You've expressed 3 different goals:
- Learning to program in C
- Learning to write code for the CUDA platform
- Learning to use Bayes' Nets and/or Neural nets for data analysis
Firstly: these things are not easy for people who already have several degrees in the field. If you only do one, make sure to learn about Bayesian inference. It's by far the most powerful framework available for reasoning about data, and you need to know it. Check out MacKay's book (mentioned at the bottom). You certainly have set yourself a challenging task - I wish you all the best!
Your goals are all fairly different kettles of fish. Learning to program in C is not too difficult. I would if at all possible to take the "Intro to Algorithms & Data Structures" (usually the first course for CS majors) at your university (it's probably taught in Java). This will be extremely useful for you, and basic coding in C will then simply be a matter of learning syntax.
Learning to write code for the CUDA platform is substantially more challenging. As recommended above, please check out OpenMPI first. In general, you will be well-served to read something about computer architecture (Patterson & Hennessy is nice), as well as a book on parallel algorithms. If you've never seen concurrency (i.e. if you haven't heard of a semaphore), it would be useful to look it up (lectures notes from an operating systems course will probably cover it - see MIT Open Courseware). Finally, as mentioned, there are few good references available for GPU programming since it's a new field. So your best bet will be to read example source code to learn how it's done.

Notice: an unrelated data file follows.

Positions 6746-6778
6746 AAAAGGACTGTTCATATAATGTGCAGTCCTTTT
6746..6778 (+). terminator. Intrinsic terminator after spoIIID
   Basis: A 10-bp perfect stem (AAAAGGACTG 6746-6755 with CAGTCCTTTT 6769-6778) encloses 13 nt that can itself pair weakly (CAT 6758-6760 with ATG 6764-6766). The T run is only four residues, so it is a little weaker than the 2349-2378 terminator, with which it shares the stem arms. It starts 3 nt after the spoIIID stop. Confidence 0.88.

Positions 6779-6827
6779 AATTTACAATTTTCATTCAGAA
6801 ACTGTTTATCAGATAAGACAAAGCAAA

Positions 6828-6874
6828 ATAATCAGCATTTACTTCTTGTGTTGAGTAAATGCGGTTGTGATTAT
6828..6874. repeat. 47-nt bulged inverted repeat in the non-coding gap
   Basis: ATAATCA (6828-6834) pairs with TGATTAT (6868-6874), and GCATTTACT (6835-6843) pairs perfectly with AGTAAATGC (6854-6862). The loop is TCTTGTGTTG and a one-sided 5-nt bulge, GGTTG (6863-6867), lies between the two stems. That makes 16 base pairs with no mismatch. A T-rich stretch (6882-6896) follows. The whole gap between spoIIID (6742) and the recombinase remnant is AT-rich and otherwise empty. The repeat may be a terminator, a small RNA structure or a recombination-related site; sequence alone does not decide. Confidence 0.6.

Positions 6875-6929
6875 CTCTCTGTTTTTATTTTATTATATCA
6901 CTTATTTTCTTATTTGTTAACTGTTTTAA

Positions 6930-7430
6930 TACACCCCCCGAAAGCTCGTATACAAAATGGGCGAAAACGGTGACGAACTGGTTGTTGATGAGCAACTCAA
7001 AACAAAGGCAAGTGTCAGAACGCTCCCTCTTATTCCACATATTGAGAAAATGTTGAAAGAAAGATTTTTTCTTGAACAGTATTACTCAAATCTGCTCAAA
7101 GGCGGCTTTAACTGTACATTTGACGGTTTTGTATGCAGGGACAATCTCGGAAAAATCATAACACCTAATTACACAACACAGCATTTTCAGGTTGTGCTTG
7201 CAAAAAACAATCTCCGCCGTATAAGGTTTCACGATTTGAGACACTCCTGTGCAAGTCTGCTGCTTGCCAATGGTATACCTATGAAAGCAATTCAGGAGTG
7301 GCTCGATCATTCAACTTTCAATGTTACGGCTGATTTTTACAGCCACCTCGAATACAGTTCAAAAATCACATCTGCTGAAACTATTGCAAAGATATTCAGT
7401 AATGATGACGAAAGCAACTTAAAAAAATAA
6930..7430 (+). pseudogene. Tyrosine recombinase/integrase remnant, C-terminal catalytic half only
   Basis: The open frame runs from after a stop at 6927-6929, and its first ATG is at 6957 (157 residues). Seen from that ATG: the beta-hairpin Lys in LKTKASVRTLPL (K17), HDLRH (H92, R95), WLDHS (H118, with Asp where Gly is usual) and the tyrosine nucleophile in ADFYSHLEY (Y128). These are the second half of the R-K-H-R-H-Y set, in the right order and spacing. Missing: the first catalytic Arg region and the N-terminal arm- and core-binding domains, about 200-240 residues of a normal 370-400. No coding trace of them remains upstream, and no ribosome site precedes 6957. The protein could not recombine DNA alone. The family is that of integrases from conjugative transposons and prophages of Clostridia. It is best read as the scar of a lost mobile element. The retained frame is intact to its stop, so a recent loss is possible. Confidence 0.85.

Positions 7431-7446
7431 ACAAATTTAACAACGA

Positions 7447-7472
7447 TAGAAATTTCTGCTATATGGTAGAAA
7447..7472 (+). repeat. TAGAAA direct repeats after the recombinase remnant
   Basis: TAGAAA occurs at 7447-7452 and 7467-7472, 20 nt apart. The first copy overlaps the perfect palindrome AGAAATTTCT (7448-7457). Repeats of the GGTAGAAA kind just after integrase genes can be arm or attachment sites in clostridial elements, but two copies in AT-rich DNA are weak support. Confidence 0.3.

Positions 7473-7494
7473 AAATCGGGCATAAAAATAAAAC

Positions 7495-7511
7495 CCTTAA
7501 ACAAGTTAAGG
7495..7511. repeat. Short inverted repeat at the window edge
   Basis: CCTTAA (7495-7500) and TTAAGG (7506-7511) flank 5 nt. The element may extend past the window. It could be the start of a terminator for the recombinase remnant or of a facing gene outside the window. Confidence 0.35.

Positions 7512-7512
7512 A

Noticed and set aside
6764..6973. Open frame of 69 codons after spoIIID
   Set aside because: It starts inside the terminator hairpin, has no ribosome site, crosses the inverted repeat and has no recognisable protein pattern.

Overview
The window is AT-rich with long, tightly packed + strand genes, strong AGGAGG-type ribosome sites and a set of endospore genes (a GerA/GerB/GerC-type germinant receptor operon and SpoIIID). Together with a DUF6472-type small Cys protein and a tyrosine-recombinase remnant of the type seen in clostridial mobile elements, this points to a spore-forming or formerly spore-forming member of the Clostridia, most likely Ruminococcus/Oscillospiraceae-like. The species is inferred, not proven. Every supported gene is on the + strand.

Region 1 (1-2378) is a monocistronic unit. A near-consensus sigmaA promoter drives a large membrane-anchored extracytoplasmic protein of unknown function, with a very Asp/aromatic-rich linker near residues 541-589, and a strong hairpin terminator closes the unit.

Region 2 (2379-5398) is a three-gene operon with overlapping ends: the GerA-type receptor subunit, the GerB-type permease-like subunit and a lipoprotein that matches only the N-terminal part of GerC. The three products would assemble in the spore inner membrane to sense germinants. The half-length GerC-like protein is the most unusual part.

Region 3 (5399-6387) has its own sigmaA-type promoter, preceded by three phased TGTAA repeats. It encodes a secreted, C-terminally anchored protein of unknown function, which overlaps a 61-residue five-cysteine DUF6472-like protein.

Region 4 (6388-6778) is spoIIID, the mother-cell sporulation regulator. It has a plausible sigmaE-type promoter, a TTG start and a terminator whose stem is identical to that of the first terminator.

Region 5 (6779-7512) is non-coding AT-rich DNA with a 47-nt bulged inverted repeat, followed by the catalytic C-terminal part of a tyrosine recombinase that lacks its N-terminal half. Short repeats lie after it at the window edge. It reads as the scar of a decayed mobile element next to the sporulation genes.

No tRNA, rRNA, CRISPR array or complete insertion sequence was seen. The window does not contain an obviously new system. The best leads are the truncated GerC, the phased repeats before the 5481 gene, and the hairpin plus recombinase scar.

Finally, Bayesian nets and Neural nets. First, please be aware that these are quite different. Bayesian networks are a graphical (nodes & edges) way of representing a joint probability distribution over a (usually large) number of variables. The term "neural network" is somewhat vaguer, but generally refers to using simple processing elements to learn a nonlinear function for classifying data points. A book that gives a really nice introduction to both Bayes' nets and Neural nets is David J.C. MacKay's Information Theory, Inference and Learning algorithms. The book is available for free online at http://www.inference.phy.cam.ac.uk/mackay/itila/. This book is by far my favorite on the topic. The exposition is extremely clear, and the exercises are illuminating (most have solutions).